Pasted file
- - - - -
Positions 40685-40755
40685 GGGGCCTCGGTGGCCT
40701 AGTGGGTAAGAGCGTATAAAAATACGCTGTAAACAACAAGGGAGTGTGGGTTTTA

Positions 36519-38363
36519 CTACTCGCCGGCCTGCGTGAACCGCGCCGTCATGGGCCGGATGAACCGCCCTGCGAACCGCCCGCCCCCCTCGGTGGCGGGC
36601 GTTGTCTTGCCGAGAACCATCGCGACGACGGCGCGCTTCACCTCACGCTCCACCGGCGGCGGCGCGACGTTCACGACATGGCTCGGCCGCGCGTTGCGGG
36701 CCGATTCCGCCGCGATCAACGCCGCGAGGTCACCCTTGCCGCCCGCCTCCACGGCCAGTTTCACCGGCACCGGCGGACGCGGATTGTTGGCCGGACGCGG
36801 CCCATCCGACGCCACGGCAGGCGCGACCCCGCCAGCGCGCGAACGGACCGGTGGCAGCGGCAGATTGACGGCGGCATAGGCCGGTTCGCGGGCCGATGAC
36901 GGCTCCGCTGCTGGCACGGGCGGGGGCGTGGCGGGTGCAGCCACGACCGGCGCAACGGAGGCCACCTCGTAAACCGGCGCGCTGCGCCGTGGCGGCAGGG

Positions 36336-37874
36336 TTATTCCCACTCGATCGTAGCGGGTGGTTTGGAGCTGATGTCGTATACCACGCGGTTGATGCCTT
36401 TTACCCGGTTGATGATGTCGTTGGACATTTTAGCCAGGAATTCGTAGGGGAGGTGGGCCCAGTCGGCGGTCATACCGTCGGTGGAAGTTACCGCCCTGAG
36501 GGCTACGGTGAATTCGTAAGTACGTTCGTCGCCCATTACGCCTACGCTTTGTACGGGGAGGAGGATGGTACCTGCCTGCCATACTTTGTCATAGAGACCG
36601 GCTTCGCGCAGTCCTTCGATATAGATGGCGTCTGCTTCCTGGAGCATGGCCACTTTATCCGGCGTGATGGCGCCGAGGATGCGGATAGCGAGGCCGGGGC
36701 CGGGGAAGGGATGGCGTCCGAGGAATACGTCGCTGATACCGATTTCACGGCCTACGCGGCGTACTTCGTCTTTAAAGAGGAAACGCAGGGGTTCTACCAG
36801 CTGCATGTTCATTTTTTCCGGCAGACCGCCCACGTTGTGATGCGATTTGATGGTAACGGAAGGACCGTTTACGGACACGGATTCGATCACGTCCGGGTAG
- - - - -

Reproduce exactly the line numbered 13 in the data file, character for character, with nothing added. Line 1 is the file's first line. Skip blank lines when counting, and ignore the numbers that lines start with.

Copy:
36501 GGCTACGGTGAATTCGTAAGTACGTTCGTCGCCCATTACGCCTACGCTTTGTACGGGGAGGAGGATGGTACCTGCCTGCCATACTTTGTCATAGAGACCG